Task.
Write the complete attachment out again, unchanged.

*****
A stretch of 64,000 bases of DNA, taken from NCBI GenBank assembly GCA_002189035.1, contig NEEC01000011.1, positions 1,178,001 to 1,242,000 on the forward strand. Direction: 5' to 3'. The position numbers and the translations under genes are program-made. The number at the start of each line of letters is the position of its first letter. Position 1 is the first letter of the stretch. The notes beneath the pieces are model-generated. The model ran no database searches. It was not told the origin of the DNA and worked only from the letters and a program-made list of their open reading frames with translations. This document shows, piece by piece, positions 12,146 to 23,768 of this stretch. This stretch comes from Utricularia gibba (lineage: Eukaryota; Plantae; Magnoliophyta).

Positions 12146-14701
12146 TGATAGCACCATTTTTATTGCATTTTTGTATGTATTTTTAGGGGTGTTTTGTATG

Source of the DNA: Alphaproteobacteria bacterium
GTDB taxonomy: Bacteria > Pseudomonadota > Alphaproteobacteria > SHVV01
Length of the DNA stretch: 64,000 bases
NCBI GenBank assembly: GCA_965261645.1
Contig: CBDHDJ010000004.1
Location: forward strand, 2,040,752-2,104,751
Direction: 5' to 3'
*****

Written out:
A stretch of 64,000 bases of DNA, taken from NCBI GenBank assembly GCA_002189035.1, contig NEEC01000011.1, positions 1,178,001 to 1,242,000 on the forward strand. Direction: 5' to 3'. The position numbers and the translations under genes are program-made. The number at the start of each line of letters is the position of its first letter. Position 1 is the first letter of the stretch. The notes beneath the pieces are model-generated. The model ran no database searches. It was not told the origin of the DNA and worked only from the letters and a program-made list of their open reading frames with translations. This document shows, piece by piece, positions 12,146 to 23,768 of this stretch. This stretch comes from Utricularia gibba (lineage: Eukaryota; Plantae; Magnoliophyta).

Positions 12146-14701
12146 TGATAGCACCATTTTTATTGCATTTTTGTATGTATTTTTAGGGGTGTTTTGTATG

Source of the DNA: Alphaproteobacteria bacterium
GTDB taxonomy: Bacteria > Pseudomonadota > Alphaproteobacteria > SHVV01
Length of the DNA stretch: 64,000 bases
NCBI GenBank assembly: GCA_965261645.1
Contig: CBDHDJ010000004.1
Location: forward strand, 2,040,752-2,104,751
Direction: 5' to 3'